I carry no phone
An aspiring Luddite
In a wired world.
Jeff Berry is an early adopter of the Internet and the Web, a late adopter of Twitter, and declines to adopt Facebook. With the death of Google+, he's experimenting with federated platforms. He admins a medievalist Mastodon instance, and can found on the PlusPora diaspora pod. He hates cell-phones.
Nature, it is said, abhors a vacuum. In the culinary world, this seems to mean that if an animal has a cavity, we want to fill it with something. Sausages, turkey with stuffing ... the list of things jammed into other things goes on and on. This tradition is an ancient one; medieval and early-modern recipes for this-and-that farced with the-other abound.
A while back I was browsing through Robert May's, The Accomplisht Cook, a late 17th century cookbook, for a project and stumbled across the section on roasting. Mostly it was sauces and the like for roast critters, but there was a mention of roasting a pig and making a pudding in his belly. This got to me to thinking that it might be fun to do something like this with a chicken. I had an idea of what I wanted, a stuffing that would set like a pudding and hold its shape. The trick would lie in getting it extracted from the cavity in one piece.
May writes on pg. 146:
You may make a pudding in his belly, with grated bread, and some sweet herbs minced small, a litlte beef-suet also minced, two or three yolks of raw eggs, grated nutmeg, sugar, currans, cream, salt, pepper &c. Dredge it or bread it with flower, bread, sugar, cinamon slic't nutmeg."
With that as inspiration, I began to improvise ...
With stuffed poultry, the trick is to make sure that everything is cooked all the way through, without bits getting overcooked or dry. To that end I decided to cook at a low temperature, covered, for a good long while, then kick it up a bit for browning. I also decided to remove the wings entirely.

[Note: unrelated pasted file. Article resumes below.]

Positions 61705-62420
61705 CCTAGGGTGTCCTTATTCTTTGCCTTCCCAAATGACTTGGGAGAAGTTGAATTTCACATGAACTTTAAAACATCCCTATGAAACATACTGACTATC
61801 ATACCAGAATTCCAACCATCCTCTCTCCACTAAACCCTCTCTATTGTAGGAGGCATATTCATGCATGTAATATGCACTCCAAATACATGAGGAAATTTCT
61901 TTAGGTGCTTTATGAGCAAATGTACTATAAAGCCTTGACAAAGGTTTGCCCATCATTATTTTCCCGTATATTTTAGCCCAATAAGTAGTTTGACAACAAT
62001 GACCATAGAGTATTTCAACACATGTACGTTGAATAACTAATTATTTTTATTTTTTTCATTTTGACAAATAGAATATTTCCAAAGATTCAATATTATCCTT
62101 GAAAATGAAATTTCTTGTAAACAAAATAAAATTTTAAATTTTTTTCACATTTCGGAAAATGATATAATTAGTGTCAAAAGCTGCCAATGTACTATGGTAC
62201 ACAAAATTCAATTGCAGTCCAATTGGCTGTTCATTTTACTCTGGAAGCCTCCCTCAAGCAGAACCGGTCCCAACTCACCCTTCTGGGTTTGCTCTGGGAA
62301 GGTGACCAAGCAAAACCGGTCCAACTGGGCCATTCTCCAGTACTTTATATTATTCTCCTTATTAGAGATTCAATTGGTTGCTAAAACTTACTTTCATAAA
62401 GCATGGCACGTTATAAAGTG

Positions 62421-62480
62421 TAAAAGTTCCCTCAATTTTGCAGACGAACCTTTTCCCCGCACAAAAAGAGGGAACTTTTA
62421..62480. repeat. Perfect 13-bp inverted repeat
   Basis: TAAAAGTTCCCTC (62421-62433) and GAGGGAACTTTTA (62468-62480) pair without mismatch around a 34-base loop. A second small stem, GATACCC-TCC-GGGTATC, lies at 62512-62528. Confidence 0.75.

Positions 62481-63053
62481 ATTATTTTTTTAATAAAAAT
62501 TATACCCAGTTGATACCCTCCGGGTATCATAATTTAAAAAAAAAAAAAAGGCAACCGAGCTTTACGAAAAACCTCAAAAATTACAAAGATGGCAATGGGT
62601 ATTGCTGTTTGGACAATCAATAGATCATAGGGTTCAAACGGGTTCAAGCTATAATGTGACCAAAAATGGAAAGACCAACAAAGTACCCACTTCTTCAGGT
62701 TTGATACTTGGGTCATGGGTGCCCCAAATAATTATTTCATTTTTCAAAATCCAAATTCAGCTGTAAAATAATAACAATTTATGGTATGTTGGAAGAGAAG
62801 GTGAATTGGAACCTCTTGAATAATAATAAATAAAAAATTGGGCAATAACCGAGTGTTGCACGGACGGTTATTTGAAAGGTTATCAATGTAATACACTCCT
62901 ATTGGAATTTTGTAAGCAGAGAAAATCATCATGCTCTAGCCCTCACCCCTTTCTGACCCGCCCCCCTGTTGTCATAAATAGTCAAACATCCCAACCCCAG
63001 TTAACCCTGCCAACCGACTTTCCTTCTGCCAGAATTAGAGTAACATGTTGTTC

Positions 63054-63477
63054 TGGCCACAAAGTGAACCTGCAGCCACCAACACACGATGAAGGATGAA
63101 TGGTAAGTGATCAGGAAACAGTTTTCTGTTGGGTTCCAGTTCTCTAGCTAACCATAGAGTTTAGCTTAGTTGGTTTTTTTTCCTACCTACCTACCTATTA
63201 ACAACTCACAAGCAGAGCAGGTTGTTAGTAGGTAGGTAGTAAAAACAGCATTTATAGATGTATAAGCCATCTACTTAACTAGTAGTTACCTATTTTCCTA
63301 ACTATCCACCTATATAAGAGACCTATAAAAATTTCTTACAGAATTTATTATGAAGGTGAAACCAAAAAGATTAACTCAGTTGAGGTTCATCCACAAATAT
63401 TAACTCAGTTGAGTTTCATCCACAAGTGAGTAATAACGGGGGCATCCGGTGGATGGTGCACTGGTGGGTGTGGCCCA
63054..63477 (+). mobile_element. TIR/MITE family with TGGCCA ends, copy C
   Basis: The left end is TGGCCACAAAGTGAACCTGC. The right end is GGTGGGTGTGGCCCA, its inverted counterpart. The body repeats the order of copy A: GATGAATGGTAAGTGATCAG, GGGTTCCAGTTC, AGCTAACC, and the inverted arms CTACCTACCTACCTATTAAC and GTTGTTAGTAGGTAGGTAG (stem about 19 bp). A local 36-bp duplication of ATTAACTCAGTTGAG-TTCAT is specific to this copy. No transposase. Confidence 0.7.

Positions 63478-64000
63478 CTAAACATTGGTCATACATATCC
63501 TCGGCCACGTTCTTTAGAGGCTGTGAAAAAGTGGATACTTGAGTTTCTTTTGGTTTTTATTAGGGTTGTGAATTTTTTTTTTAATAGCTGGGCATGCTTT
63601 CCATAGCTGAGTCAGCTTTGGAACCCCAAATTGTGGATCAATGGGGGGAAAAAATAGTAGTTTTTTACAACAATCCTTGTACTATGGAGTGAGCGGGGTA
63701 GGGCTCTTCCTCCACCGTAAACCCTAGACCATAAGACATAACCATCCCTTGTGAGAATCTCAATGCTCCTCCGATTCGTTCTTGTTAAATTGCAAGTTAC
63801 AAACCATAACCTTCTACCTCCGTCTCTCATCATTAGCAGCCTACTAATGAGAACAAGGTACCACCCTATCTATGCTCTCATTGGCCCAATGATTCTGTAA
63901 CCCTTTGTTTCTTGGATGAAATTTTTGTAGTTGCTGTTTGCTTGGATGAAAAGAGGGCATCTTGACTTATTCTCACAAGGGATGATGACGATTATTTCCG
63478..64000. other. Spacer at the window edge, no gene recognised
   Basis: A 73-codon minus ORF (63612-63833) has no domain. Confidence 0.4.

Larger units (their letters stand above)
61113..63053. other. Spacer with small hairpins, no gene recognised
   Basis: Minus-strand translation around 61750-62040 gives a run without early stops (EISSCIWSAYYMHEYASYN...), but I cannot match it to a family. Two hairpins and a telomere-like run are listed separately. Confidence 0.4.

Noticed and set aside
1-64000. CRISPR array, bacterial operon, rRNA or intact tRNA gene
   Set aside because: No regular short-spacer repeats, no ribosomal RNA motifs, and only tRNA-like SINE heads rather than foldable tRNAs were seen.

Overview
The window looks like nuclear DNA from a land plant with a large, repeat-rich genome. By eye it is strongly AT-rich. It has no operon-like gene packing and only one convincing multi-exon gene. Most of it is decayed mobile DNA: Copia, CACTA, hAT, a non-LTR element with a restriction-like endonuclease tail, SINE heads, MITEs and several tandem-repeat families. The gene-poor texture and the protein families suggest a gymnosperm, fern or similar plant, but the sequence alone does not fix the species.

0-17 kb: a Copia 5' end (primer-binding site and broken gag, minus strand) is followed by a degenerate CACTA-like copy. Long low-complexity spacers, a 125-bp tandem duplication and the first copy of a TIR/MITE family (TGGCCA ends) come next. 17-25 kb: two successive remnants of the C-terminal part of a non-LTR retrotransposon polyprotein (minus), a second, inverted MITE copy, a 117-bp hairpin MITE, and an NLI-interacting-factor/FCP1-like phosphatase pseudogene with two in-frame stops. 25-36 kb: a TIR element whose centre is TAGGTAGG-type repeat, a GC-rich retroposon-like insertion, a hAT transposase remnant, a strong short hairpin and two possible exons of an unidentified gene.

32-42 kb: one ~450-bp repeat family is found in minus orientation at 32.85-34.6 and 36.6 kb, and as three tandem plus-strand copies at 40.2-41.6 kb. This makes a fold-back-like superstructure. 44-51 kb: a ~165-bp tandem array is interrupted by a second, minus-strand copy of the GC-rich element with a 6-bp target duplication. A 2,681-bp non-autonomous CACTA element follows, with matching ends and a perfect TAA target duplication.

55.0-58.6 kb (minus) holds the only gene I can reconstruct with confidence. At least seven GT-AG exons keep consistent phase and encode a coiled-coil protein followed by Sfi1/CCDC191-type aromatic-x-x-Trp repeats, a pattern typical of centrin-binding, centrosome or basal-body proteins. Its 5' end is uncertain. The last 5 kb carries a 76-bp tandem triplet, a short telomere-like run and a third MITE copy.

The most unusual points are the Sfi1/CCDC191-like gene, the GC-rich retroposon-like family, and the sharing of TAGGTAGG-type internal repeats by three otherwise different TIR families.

After two hours, kick the heat up to 350F, flip the bird breast up and return to the oven, uncovered, for half an hour. Remove and let rest.
Some of the fun with this dish is the presentation. The whole point of the pudding is that it should be in one piece. So when you are ready to serve, I recommend carving at table, so the folks can see. I also recommend the following procedure: begin by placing the bird breast down on your carving board. Remove the back. Kitchen shears work a treat here, although a knife would do the trick as well. The pudding is now exposed and, if all went well, can be lifted out whole. Finish carving the bird according to your preference, slice the pudding, spoon on some of the pan juice and serve.
There won't be a whole lot of pan juice, though. With the pudding in place, most of the juices are absorbed into the pudding, which makes the pudding taste amazing. The chicken remained moist throughout. I served it with asparagus, which I cooked by simply tossing it in with the chicken for the last phase of cooking - they were a little mushy, but had great flavor from cooking in the pan juice.
NB: I used mace rather than nutmeg since I was out of nutmeg. Mace, being the outer covering of the nutmeg, is a good substitute. If you've got nutmeg and no mace, by all means use nutmeg.